The initiative launched in September 2014. Rody El Chammas, the Project Manager from Toyota Motor Europe’s France bureau, says it seems to going well. “It started very small, but it’s growing up,” he says. “This kind of car-sharing is quite innovative.” El Chammas recently compiled a two-year progress report on the project, and found that 92% of the Cité Lib users reported satisfaction. Two interesting statistics emerged from the survey: (1) The average user is 36 years old, and (2) 43% of users combine their Cité Lib subscription with public transportation like trains and buses. The first suggests that young people are adopting new habits, ones that don’t hinge so closely on the comfort of a personal vehicle. The second backs up something El Chammas says, about the symbiosis of car-sharing with other modes of public transportation. “When you have public transport some people might think it’s competing [with other options],” he says. “But without public transport it’s difficult to introduce this kind of service. Complementary service is needed.” That alone is a path to cleaner cities.

Experiments in some other cities skew more extreme, and ban cars outright. Take Barcelona’s superilles mobility plan. Superilles, or superblocks, consists of around nine blocks that, once repurposed, will belong solely to pedestrians and cyclists. In this vision ecologists can plan for more green space—a crucial element to keeping city-dwellers healthy and active. The city of Barcelona hopes the plan will cut down on local car usage by 21%. Further north, Oslo has announced plans to ban personal cars entirely from the city center, in an effort to cut down on greenhouse gas emissions. These are clever but timid beginnings. Planners of newly built so-called “cities of the future” like Masdar near Abu Dhabi can account for public transportation and electric vehicles from the very start, making subways the new highways, and electric charging stations vital and not an afterthought to gas stations. But existing cities have to retrofit.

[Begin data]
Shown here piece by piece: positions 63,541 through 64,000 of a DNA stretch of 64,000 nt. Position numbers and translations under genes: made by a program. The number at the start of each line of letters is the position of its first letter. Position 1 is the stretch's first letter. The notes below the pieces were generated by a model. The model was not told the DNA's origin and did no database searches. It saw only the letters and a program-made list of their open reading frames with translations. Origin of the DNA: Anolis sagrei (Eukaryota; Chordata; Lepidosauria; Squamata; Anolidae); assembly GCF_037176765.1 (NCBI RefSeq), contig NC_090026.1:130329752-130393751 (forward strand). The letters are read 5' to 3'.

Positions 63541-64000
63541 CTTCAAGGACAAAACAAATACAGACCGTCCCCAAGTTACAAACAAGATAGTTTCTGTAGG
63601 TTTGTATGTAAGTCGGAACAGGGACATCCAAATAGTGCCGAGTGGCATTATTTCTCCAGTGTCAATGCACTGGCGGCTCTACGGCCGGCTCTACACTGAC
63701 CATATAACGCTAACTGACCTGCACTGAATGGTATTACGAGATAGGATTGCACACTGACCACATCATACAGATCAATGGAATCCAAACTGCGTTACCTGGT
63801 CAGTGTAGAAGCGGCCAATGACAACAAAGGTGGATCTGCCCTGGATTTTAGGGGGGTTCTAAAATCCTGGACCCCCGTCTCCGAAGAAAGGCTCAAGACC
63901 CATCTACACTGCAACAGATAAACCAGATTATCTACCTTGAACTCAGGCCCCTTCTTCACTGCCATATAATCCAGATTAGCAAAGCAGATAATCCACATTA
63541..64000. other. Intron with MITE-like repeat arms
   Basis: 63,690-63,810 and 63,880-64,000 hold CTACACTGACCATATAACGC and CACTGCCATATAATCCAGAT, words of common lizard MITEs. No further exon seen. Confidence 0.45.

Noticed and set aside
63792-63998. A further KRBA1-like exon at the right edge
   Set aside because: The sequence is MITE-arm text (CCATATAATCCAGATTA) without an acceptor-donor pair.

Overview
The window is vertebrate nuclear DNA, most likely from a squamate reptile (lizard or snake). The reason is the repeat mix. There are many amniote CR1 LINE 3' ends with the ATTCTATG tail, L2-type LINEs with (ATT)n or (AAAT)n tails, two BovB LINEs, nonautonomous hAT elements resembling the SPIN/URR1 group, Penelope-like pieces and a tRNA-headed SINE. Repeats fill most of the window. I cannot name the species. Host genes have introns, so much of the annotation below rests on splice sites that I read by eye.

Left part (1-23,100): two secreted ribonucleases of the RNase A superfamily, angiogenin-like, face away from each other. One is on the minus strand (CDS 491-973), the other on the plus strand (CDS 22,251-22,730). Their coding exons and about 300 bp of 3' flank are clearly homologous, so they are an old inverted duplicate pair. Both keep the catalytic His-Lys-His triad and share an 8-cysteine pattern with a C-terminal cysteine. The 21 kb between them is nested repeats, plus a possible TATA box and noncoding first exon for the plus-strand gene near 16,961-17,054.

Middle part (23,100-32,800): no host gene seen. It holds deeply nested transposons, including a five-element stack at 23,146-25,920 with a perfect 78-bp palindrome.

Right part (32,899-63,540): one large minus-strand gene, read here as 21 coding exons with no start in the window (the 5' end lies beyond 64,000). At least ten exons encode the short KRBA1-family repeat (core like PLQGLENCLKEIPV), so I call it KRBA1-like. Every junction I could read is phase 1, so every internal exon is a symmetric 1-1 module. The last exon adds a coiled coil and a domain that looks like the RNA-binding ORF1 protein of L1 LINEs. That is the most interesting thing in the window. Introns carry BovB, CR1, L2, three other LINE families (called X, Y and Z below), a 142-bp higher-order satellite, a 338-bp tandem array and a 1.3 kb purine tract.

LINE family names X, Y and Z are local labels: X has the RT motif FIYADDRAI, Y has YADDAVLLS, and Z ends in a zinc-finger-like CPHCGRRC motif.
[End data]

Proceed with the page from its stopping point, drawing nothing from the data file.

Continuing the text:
In a sense, that’s what New York City did with its recent “Shared Streets” initiative. The experiment routed cars away from the streets of Lower Manhattan for select periods of time, as short as single afternoons. That part of New York is an ideal test bed: Lower Manhattan’s cramped, European-style streets were built before taxis and Uber drivers had to shuttle professionals to the tip of the island. That design means highly congested traffic and average driving speeds of just 8 miles per hour. “What makes Manhattan unique is its unparalleled, walkable streetscape—but it is still so often dominated by cars and traffic,” said Manhattan Borough President Gale A. Brewer, in a press release from the New York City Department of Transportation (DOT). “Programs that transform our streets into walkable public spaces offer a truly special opportunity to experience the city in a whole new way.”

Free of all those cars, pedestrians and store owners in Lower Manhattan were free to move around and interact more. Through time lapse videos and surveys, the DOT can determine if those interactions signal that the area is better off without vehicles. It’s not always obvious. Fewer cars could mean fewer new people to stimulate the local economy. Each new experiment faces some kind of logistical challenge like this. In Grenoble, El Chammas says the Cité Lib team is still watching and learning. He knows that the number of the Toyota i-ROADs and readiness of charging stations are paramount to getting consumers onboard.

Citizens’ feelings about shared, public transportation is as good an indicator as any that a city has achieved clean, affluent living. In the words of Enrique Penalosa, former mayor of Bogota: “An advanced city is not one where even the poor use cars, but rather one where even the rich use public transport.”

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This article was produced by Quartz creative services and not by the Quartz editorial staff.